How it works

  1. redux-time dispatches a TICK action on every requestAnimationFrame, which then hits the animations reducer.
  2. In the animations reducer, redux-time uses the TICK’s warped_time and each animation’s start_state to compute the intermediate state generated by every animation. Each animation has a function like: tick(delta) => {return (delta/duration)*amt} which is passed the delta from its start_time.
  3. Finally, all the state produced from each active animation is merged into one object and some translation is done to convert styles from dictionaries of values to valid CSS strings (e.g. {transform: {translate: {top: 0, left: 10}}} -> transform: translate(10, 0)) The dictionary is returned as the new animations.state, and redux then rerenders any components that got new values.
// redux-time dispatches this for you on every requestAnimationFrame
store.dispatch({type: 'TICK', warped_time: 1499000000})

// then the redux-time animatons reducer uses your Translate's animation.tick(delta) func to compute the animated state:
const new_state = {
    ball: {
        style: {top: 55, left: 0},

Redux re-renders components automatically whenever the state they subscribe to with mapStateToProps changes. New animated state is immediately rendered after the animations reducer returns, and the position of the ball updates on the screen! This process repeats on every animation frame, and the ball state changes on every TICK until the animation finishes.

When would you use this?

A simple game, with animations dispatched from a backend via websocket.

window.initial_state = {
    game: {table: {...}, players: {...}},
} = createStore(combineReducers({animations}))
window.time = startAnimation(, window.initial_state)
window.socket = new WebSocket('/game_backend')

// when the backend sends us a new gamestate
window.socket.onmessage = (message) => {
    const action = JSON.parse(message)
    if (action.type == 'UPDATE_GAMESTATE') {
        const new_state = action.gamestate
        const {table, players} = new_state
        const animations = Sequential([
            // bounce the ball, rotate the arrow, flash the box red, etc...

            // once the animations complete,
            // set the whole ui gamestate to the server's state
                path: '/game',
                state: {table, players},
                start_time: window.time.getActualTime(),
    }{type: 'ANIMATE', animations: animations})

Note: we use, window.socket to refer to the redux store, and a WebSocket connection to the backend respectively. In practice you would architect with dependency injection, so window. is not needed, but we use it here and in the rest of the docs for simplicity.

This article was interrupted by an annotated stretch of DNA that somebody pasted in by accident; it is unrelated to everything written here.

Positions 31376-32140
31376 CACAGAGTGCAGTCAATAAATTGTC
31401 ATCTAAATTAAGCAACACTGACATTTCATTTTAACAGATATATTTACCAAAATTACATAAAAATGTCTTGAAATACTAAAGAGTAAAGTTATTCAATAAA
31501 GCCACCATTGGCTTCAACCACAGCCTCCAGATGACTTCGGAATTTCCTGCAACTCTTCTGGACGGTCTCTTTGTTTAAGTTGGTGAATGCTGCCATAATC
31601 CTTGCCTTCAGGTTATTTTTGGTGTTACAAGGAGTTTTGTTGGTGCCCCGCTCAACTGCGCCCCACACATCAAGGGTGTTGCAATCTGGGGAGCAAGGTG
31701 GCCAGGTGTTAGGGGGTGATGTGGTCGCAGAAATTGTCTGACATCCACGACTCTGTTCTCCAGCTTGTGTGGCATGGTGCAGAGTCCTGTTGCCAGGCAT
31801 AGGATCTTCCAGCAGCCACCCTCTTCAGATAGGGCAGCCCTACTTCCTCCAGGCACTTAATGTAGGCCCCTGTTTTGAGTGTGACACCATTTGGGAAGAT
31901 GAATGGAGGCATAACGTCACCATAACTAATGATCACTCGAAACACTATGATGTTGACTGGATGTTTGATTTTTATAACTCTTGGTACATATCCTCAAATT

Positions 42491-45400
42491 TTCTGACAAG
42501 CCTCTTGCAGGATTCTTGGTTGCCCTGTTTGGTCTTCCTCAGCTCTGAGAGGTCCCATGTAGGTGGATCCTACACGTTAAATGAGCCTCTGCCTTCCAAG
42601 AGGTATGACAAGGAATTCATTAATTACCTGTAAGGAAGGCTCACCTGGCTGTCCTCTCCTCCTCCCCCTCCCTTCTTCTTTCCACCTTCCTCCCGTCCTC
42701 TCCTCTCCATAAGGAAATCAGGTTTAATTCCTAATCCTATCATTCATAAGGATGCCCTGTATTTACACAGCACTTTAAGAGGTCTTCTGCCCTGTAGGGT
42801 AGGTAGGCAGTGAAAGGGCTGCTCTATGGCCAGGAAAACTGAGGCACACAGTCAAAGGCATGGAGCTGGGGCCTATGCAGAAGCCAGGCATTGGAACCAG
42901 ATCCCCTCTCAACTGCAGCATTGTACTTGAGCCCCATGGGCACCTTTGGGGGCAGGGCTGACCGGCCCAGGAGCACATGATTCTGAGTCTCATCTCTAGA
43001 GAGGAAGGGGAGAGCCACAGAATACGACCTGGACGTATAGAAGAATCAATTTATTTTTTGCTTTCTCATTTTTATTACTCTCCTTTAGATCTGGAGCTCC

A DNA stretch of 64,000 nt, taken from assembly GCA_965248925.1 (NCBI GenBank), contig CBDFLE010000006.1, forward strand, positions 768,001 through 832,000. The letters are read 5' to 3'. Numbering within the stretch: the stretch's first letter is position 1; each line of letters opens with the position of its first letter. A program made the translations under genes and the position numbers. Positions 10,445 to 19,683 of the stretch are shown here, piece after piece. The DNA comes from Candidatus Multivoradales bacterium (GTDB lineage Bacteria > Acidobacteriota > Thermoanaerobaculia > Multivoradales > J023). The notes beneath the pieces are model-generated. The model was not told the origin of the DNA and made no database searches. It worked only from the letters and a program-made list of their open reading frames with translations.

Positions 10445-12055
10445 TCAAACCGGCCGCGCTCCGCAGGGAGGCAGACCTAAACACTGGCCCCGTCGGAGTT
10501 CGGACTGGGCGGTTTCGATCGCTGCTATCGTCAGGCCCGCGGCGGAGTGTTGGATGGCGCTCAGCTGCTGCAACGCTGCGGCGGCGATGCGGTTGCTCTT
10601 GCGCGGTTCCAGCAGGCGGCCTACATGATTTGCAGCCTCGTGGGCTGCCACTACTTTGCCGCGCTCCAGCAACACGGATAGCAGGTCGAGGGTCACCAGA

We’d love see PR’s or issues opened if you have questions or suggestions!

If possible, when submitting an issue report, try to copy one of the examples/ files and modify it to illustrate your reproduceable error.


Documentation is a work-in-progress, if you see anything unclear or incorrect, please submit a PR or issue!

We encourage you to follow along with the demos in examples/ to see how the library works. The examples are short and fairly easy to read!



yarn add redux-time
# OR
npm install --add redux-time

Then add this to your page’s entry point, next to createStore:

import {animationsReducer, startAnimation} from 'redux-time'

// add animations to your reducers = createStore(combineReducers({..., animations: animationsReducer}))  

// start the animation runloop off with your initial_state
window.initial_state = {ball: {text: 'Hello world!'}}
window.time = startAnimation(, window.initial_state)

Getting Started

// change some state value instantly{type: 'ANIMATE', animation: Become({
    path: '/ball/text',
    state: 'An instant state change happened!',
    // start_time:,     // optional, default is now
    // duration: Infinity,                   // optional milliseconds duration

// animate some state value over time{type: 'ANIMATE', animation: Animate({
    path: '/ball/text',
    start_state: 0,
    end_state: 100,
    start_time: + 1000,  // begins after 1000ms
    duration: 10000,
    curve: 'easeInOutQuad',

// use a provided JS animation{type: 'ANIMATE', animation: Rotate({
    path: '/ball',
    start_state: 0,
    end_state: 360,
    duration: 10000,

// use a CSS keyframe animation{type: 'ANIMATE', animation: AnimateCSS({
    path: '/ball',
    name: 'blinker',
    duration: 10000,
    curve: 'linear',

Follow the Walkthrough Example above for a detailed guide, or jump right into the docs below!

Rendering Animated State

Animated state is just normal state that lives under animations.state in your store’s state tree. To render a component that uses animated state, write a container that fetches the props it needs from the animated state tree.

import React from 'react'